Members of the Icelandic Parliament have submitted a motion to review Iceland’s monetary system and look at alternative monetary systems.
This article was originally published on Positive Money’s blog
Last week, a resolution calling for the establishment of a special commission to “carry out a review of the arrangements of money creation in Iceland and to make recommendations for improvements” was submitted by 11 Members of the Althingi, the Parliament of Iceland.
The resolution comes six months after the release of a report commissioned by the Prime Minister of Iceland entitled Monetary Reform – A better monetary system for Iceland that outlined the need for a fundamental reform of Iceland’s monetary system.
This report emphasises the limits of the current monetary system and sets out the merits of a Sovereign Money system, as advocated by Positive Money.
It is no surprise that the author of the report, the progressive MP Frosti Sigurjónsson, is also the politician initiating this call for a Money Commission. This will enable the Althingi to reflect further on the current money system and takes Iceland a step closer to reform.
The proposed money commission will be composed of 6 MPs from different political parties. It will deliver its findings to Parliament within 10 months of being founded.
There is however still a long way to go before the Money Commission is set up.
According to the procedure (pdf) of Iceland’s parliament, here are the next steps the resolution has to go throughout:
- Agenda setting: The Speaker of Althingi puts the resolution in the agenda
- First reading: the resolution is debated in plenary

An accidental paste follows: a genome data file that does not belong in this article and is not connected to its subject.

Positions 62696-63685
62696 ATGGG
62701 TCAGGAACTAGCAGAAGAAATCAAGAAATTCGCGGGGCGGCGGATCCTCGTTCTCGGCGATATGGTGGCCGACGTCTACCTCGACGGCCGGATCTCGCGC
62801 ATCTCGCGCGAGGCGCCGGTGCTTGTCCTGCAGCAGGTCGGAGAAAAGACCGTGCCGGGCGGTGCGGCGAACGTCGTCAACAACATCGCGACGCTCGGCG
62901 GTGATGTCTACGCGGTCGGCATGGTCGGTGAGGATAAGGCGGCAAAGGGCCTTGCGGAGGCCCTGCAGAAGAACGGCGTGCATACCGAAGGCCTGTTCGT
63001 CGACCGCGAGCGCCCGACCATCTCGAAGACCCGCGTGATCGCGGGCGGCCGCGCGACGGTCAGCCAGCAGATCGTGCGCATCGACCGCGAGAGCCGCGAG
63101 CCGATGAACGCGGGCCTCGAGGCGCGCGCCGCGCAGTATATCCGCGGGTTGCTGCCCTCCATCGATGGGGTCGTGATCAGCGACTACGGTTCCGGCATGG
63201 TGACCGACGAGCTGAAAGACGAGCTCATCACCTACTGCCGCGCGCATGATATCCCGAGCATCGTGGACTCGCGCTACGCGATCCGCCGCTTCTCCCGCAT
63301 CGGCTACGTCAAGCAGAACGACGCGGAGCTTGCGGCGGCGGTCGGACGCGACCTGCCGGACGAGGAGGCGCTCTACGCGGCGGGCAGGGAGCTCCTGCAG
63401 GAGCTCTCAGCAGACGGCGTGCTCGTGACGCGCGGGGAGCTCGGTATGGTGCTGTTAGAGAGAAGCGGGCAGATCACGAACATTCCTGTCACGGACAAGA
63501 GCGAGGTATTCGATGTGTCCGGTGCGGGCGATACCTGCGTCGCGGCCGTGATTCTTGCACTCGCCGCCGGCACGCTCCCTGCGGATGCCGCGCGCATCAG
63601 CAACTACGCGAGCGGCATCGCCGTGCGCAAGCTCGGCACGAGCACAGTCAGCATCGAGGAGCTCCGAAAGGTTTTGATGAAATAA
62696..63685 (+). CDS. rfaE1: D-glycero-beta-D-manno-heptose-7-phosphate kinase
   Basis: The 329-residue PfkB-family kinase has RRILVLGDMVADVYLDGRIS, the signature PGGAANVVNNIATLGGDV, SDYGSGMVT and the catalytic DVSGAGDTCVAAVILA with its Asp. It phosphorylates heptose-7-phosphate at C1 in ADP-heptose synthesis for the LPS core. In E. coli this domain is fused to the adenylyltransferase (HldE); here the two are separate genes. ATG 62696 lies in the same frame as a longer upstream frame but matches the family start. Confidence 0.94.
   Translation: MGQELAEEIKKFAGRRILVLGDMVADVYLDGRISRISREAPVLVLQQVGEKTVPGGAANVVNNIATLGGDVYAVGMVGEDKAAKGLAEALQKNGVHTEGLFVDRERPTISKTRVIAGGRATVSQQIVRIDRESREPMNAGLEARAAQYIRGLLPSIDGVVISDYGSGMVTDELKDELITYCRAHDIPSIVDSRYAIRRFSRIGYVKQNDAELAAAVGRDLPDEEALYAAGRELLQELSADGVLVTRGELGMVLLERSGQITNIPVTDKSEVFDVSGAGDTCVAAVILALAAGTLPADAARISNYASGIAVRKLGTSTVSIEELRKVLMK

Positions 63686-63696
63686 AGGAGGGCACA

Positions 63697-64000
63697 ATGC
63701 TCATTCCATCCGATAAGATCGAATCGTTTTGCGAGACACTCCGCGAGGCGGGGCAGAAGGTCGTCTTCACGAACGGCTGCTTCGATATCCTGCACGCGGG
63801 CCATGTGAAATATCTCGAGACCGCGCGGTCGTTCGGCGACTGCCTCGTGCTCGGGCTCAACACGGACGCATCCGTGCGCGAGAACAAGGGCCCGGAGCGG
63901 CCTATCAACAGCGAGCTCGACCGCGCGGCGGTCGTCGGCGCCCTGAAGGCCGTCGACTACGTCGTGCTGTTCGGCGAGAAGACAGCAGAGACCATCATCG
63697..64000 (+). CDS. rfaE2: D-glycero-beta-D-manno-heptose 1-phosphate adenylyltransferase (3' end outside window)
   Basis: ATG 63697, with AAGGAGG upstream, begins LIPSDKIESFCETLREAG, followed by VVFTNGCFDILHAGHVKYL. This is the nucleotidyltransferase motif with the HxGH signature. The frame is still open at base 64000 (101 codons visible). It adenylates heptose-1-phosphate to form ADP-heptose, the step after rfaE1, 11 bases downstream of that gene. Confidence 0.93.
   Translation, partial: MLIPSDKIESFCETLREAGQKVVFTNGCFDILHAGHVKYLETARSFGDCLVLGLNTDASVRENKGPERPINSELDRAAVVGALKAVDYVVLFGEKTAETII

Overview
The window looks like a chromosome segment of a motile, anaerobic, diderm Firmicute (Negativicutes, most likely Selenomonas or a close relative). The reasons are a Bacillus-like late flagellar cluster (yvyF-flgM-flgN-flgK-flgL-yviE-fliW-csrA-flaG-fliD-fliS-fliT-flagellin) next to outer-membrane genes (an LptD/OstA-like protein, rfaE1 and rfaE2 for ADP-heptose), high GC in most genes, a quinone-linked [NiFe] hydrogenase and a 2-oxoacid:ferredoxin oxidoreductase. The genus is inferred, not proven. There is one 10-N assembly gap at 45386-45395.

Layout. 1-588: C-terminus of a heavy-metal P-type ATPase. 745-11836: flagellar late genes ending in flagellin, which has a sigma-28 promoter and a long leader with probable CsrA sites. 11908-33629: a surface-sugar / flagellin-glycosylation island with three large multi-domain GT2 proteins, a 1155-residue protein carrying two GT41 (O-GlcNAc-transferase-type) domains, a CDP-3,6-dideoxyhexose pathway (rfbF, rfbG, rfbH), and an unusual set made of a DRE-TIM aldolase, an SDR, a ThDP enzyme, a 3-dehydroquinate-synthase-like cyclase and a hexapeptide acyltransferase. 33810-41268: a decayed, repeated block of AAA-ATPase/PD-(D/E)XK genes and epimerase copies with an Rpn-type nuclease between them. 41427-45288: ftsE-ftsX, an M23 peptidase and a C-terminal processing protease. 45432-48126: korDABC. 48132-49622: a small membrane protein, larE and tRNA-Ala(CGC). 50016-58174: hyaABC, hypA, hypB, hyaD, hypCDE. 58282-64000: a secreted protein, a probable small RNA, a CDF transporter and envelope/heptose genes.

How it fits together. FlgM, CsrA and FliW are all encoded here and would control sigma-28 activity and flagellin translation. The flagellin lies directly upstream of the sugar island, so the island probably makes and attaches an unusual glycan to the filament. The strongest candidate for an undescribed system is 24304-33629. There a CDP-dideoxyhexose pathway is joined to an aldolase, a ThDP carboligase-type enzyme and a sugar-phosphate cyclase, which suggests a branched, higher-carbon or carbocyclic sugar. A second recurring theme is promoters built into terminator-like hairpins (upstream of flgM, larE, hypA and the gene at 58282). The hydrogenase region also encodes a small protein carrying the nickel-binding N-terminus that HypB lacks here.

- Discussion in Committee: the resolution would probably be passed to the Committee of Economics and Trade, headed by Frosti Sigurjónsson
- Review: the committee calls for reviews of the resolution
- Opinion of the Committee: the committee delivers its opinion to Althingi and proposed amendments.
- Second Reading: the resolution is debated again at a second plenary reading
- Voting: the resolution needs to be voted by a majority of MPs, with 50% participation quorum. There are 63 MPs in the Icelandic Parliament, so 32 supporting MPs are required, assuming full participation.
The resolution has been co-submitted by 11 MPs from five different political parties, which gives it a good chance of success. However the resolution must be voted on before the end of the current congress term – by next spring. If it fails, it would have to be submitted again.
The Icelandic movement for monetary reform Betra Peningakerfi welcome this new parliamentary initiative. “The resolution shows significant and growing interest in monetary reform in Iceland. A thorough comparison of a Sovereign Money system and the current monetary system is an important next step towards monetary reform.” said Sigurvin B. Sigurjónsson from Betra Peningakerfi.